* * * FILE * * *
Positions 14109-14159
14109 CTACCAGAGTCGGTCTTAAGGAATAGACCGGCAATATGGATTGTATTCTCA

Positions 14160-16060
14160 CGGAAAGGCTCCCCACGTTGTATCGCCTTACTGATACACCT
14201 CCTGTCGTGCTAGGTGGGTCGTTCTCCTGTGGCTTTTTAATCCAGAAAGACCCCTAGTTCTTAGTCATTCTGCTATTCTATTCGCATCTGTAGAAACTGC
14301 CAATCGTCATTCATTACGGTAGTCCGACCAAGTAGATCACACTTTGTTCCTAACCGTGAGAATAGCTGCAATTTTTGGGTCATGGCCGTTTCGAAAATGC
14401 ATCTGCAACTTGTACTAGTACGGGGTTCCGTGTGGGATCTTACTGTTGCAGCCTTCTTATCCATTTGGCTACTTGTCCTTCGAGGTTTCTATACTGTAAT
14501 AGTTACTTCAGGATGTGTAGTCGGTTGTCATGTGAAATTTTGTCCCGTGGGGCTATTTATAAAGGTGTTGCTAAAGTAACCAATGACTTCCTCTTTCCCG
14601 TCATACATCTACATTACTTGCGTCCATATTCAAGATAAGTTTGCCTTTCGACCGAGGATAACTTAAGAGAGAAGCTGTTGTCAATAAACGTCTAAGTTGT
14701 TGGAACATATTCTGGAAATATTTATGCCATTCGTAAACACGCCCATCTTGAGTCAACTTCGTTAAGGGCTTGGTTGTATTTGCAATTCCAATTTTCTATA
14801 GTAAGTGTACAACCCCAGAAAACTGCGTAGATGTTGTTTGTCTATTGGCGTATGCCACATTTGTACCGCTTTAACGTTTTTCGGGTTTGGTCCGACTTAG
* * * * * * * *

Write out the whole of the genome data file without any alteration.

Positions 14109-14159
14109 CTACCAGAGTCGGTCTTAAGGAATAGACCGGCAATATGGATTGTATTCTCA

Positions 14160-16060
14160 CGGAAAGGCTCCCCACGTTGTATCGCCTTACTGATACACCT
14201 CCTGTCGTGCTAGGTGGGTCGTTCTCCTGTGGCTTTTTAATCCAGAAAGACCCCTAGTTCTTAGTCATTCTGCTATTCTATTCGCATCTGTAGAAACTGC
14301 CAATCGTCATTCATTACGGTAGTCCGACCAAGTAGATCACACTTTGTTCCTAACCGTGAGAATAGCTGCAATTTTTGGGTCATGGCCGTTTCGAAAATGC
14401 ATCTGCAACTTGTACTAGTACGGGGTTCCGTGTGGGATCTTACTGTTGCAGCCTTCTTATCCATTTGGCTACTTGTCCTTCGAGGTTTCTATACTGTAAT
14501 AGTTACTTCAGGATGTGTAGTCGGTTGTCATGTGAAATTTTGTCCCGTGGGGCTATTTATAAAGGTGTTGCTAAAGTAACCAATGACTTCCTCTTTCCCG
14601 TCATACATCTACATTACTTGCGTCCATATTCAAGATAAGTTTGCCTTTCGACCGAGGATAACTTAAGAGAGAAGCTGTTGTCAATAAACGTCTAAGTTGT
14701 TGGAACATATTCTGGAAATATTTATGCCATTCGTAAACACGCCCATCTTGAGTCAACTTCGTTAAGGGCTTGGTTGTATTTGCAATTCCAATTTTCTATA
14801 GTAAGTGTACAACCCCAGAAAACTGCGTAGATGTTGTTTGTCTATTGGCGTATGCCACATTTGTACCGCTTTAACGTTTTTCGGGTTTGGTCCGACTTAG